Opening the MSME sector to sophisticated investors is a profitable strategy; a ready example would be Aye Finance. Aye Finance is an NBFC that uses investments from AIFs to provide strategic loans to clusters of MSMEs without a collateral requirement. With its innovative investment strategy, Aye Finance has been able to generate profits consistently. By removing frontier banks and intermediaries, the regulator would make SIFs the most attractive category for investments, and would also be able to close the credit gap in the MSME sector.

Single project funding structures through SIIs 

Under the new amendment, the minimum corpus requirement for an SIF is just ₹ 5 crore. In comparison, the minimum corpus requirement for a general AIF is ₹ 20 crores. This reduced corpus amount is a step in the right direction. SIFs could use the lower minimum corpus amount to fund a single project effectively.

However, the current regulations do not permit investment of 100 per cent of an AIF’s investible funds into one investee organisation. A Category-I AIF (which includes SIFs) may not invest more than 25 per cent of its corpus (50 per cent for large-value funds with accredited investors) into one investee company. Thus, SIFs cannot be structured for the benefit of one impact project.

Several funds or instruments overstate or falsify their funds’ positive environment or social claim to attract investors who want to align their investments with a positive impact. Without a shared understanding of what constitutes an SII and how to measure the same, SIIs can be prone to misuse.

The regulations must create an exemption from the 25 per cent limit for SIFs to allow single-project structuring. SIFs can concentrate on one impact project at a time and make profits from successful completion of such impact projects.

Impact washing 

One of the most significant issues around SIIs is impact washing. Several funds or instruments overstate or falsify their funds’ positive environment or social claim to attract investors who want to align their investments with a positive impact. Without a shared understanding of what constitutes an SII and how to measure the same, SIIs can be prone to misuse. In order to tackle this issue, OECD has called for an impact imperative: “A shared understanding of how we measure the impact of our collective investments in sustainable development.”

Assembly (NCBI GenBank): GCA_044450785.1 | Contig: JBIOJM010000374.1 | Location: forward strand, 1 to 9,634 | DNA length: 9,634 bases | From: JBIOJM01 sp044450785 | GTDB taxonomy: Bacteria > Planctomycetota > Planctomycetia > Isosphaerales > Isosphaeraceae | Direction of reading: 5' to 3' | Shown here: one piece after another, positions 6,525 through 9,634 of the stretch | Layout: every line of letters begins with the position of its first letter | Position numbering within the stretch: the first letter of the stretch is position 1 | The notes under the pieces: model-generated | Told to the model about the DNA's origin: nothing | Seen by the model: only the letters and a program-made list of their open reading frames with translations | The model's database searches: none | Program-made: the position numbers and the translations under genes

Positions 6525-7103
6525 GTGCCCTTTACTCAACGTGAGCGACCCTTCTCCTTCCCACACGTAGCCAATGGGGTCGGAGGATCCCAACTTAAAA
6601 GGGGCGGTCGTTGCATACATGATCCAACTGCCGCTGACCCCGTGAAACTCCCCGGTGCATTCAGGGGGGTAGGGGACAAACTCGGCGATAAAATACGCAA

Several mature markets, such as the United States and the European Union, already have a workable framework of disclosure norms surrounding impact investments. The E.U. has introduced the Sustainable Finance Disclosure Regulations, which apply to asset managers, pension funds, and insurers who must disclose Environmental, Social, and Governance (‘ESG’) risks concerning their investment and clarify how the funds contribute to ESG goals. This deliberation requirement would prevent greenwashing/impact washing by forcing funds to think and substantiate their claims. In the U.S., the Securities and Exchange Commission is also about to roll out an ESG disclosure requirement.

Also read: Will the real ESG leader please stand up?

The general ESG risk disclosures required from all AIFs are not detailed. In order to prevent impact washing or greenwashing by SIFs in India, the regulator must extend the current framework of the Business Responsibility and Sustainability Report (‘BRSR’) to SIFs. The top 1,000 Indian listed companies must release a BRSR, starting from the financial year ending March 31, 2023. SIFs can be subject to the same BRSR disclosure norms to increase transparency and accountability.

Why changes to SIFs are required

Recently, the Indian government has introduced several programs to shift manufacturing from China to India. While India is emphasising development, it is critical for such development to be sustainable. For this purpose, SIFs must provide additional perks and advantages over and above what is granted to AIFs to incentivise impact investments over other investments. While the legal and policy regime surrounding impact investments in India has been moving in the right direction, it still has a long way to go.